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by / Monday, 04 January 2010 / Published in Articles, Media


Dreams 101: How to work with your dreams as spiritual practice

by Linda Mastrangelo

One of the more fascinating movements to emerge in recent decades is the study of dreams. This esoteric, if not indigenous, practice has certainly been around for much longer and yet we Westerners are hesitant to embrace this nocturnal sacred act that could very well hold the key to our shift in consciousness and perhaps even solve the daily challenges in our lives. Here are a few tips to truly map out your interior landscape in a way that can truly enrich, enhance and enable you to make more highly conscious choices for a mindful Self and ultimately a healthier community and planet. Also an excellent way to celebrate the Self and ring in the New Year.

  • Embody the Dream This becomes a ritual each morning before you start the day. Sit with the dream (making sure to move into the same sleep position for better recall) to embody all its emotions(very important) and the senses like taste, touch, sight, sound and audio before writing it down.
  • Honor the Dream. By keeping a dream journal we are in turn honoring and encouraging the dream. Personal preferance is a blank paged artist’s sketchbook to evoke  freedom to play. One can sketch, color, paint, collage, illustrate using poetry, prose or myth: Basically whatever is the desired and/or appropriate medium to ground this dream. The subject of “dreams” is vast and includes visions, daydreams, waking dreams, hypnagogic and hypnopompic imagery, sensations etc… In other words, there are certainly variations or types of dreaming and you can pick up on these subtle nuances the longer you keep a journal.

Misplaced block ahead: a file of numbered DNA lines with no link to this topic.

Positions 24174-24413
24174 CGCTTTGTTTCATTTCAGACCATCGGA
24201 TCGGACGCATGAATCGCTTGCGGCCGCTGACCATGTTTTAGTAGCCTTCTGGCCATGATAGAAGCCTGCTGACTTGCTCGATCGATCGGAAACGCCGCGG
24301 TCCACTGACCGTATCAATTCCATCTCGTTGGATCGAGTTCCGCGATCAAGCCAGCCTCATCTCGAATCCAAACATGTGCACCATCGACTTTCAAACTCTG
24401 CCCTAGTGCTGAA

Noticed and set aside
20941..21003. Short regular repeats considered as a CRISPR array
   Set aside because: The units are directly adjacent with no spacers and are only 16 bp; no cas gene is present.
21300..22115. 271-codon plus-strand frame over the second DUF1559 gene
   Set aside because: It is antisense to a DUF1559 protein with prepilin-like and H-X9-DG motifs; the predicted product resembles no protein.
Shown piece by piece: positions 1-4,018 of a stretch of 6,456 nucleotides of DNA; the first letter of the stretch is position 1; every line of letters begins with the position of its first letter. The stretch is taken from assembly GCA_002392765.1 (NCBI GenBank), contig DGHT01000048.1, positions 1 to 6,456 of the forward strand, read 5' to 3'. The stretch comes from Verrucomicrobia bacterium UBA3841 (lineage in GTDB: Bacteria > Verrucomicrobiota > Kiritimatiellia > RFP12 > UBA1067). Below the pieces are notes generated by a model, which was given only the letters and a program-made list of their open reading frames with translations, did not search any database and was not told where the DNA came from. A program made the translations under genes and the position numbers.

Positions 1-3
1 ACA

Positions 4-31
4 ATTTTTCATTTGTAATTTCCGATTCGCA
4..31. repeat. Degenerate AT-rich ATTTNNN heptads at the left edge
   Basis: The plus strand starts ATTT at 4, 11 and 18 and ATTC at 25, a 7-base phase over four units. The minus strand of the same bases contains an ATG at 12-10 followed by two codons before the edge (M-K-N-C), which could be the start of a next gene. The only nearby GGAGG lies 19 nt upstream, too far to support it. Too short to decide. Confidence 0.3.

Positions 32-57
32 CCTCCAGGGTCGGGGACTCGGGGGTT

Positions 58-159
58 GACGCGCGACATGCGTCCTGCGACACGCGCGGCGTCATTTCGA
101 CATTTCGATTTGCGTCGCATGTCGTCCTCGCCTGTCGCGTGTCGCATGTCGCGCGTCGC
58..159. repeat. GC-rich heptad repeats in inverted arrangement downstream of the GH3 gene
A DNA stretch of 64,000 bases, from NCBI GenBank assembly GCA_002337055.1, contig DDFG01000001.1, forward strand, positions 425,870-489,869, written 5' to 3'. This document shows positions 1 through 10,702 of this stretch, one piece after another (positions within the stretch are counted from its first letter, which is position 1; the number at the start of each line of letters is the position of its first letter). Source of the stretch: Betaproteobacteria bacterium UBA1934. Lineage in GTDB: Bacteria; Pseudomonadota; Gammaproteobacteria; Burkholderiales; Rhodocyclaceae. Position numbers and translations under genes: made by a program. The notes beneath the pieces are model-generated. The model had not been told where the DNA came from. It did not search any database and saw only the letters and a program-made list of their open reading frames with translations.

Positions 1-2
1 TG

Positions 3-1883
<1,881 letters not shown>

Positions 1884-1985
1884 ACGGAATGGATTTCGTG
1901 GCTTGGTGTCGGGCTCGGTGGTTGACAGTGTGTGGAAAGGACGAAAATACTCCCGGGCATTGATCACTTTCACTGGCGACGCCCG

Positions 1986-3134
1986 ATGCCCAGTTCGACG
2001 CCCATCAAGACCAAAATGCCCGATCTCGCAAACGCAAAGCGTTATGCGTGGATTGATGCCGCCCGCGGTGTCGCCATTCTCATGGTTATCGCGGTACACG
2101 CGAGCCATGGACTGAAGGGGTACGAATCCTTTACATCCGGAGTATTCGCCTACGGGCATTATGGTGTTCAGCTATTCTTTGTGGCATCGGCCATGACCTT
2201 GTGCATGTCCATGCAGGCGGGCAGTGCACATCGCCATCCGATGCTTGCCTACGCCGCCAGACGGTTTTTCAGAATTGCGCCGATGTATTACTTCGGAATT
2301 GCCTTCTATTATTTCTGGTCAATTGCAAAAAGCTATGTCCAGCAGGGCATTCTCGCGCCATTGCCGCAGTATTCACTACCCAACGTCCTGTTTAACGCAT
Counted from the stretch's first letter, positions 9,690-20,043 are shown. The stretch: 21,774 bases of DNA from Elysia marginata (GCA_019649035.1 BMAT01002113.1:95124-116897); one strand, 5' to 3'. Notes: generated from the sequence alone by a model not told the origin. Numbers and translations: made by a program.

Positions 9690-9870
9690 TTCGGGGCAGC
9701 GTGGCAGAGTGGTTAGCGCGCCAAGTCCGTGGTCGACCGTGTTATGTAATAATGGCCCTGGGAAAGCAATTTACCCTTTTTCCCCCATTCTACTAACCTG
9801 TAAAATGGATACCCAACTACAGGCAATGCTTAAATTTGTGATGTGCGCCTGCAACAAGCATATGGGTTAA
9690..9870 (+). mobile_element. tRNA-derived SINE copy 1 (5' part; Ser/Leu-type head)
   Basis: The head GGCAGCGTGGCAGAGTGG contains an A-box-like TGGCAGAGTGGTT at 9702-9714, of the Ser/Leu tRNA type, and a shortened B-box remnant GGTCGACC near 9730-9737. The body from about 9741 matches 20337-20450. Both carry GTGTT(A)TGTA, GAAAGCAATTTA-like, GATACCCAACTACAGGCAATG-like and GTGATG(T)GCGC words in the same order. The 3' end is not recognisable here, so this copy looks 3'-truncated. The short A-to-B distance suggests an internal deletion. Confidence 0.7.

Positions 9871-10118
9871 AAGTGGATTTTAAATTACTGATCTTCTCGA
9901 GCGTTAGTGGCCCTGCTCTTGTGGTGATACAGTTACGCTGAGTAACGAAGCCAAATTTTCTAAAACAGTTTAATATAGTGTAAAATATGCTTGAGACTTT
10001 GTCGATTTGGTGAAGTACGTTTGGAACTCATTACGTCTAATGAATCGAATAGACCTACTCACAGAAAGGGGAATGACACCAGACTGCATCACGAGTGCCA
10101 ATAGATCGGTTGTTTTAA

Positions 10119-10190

• Share the Dream One of the most important aspects of dream practice is to bring the dream into the world. Most indigenous cultures would agree that dreams are a significant part of bringing the community together in terms of cosmology, spiritual/personal fulfillment, problem solving and connecting with the numinous aspects of Nature.  Forming a dream group of your peers to share dreams with the intention as stated above is an excellent start. This could be any group that has a pressing social/spiritual/environmental issue that needs to be addressed (i.e. women’s issues, racism, education) and in any organization or facility like schools, hospitals, companies, etc… NOTE: Dreams are sacred and sharing dreams takes an innate sensitivity. Protocols for dream sharing can be found at the International Association for the Study of Dreams website.
  • Dream Activism This is where the magic happens. By exchanging dreams we are in turn dreaming the dream into the world. We can dance the dream, act out the dream, paint the dream, recite the dream. We are moving the dream into the body, the mind and the spirit. It isn’t surprising that many inventions, scientific discoveries, composition both musically and literally have been discovered creatively in dreams. So why not move the dream into solving current issues in a holistic way? By grounding the dream we are creating community by bridging social and environmental activism with spirituality.
  • Bring the Dream into the World We have taken all the steps but now we must bring the dreams out of the group and into the community in the form of service and wholeness. If we practice mindful dreaming we are in turn practicing mindful waking with the intention of shifting and expanding consciousness. Dreams are the maps to our true potentials as human beings: If we follow these maps we are in essence following our true natures. Dramatic shifts in perspectives in the Self as well as in others involved in dream group sharing has been well documented as incredibly affective for tapping the source of collective wisdom. In turn we are embodying the holistic relationship with the earth, others and self in the form of environmental sustainability, social justice and spiritual fulfillment.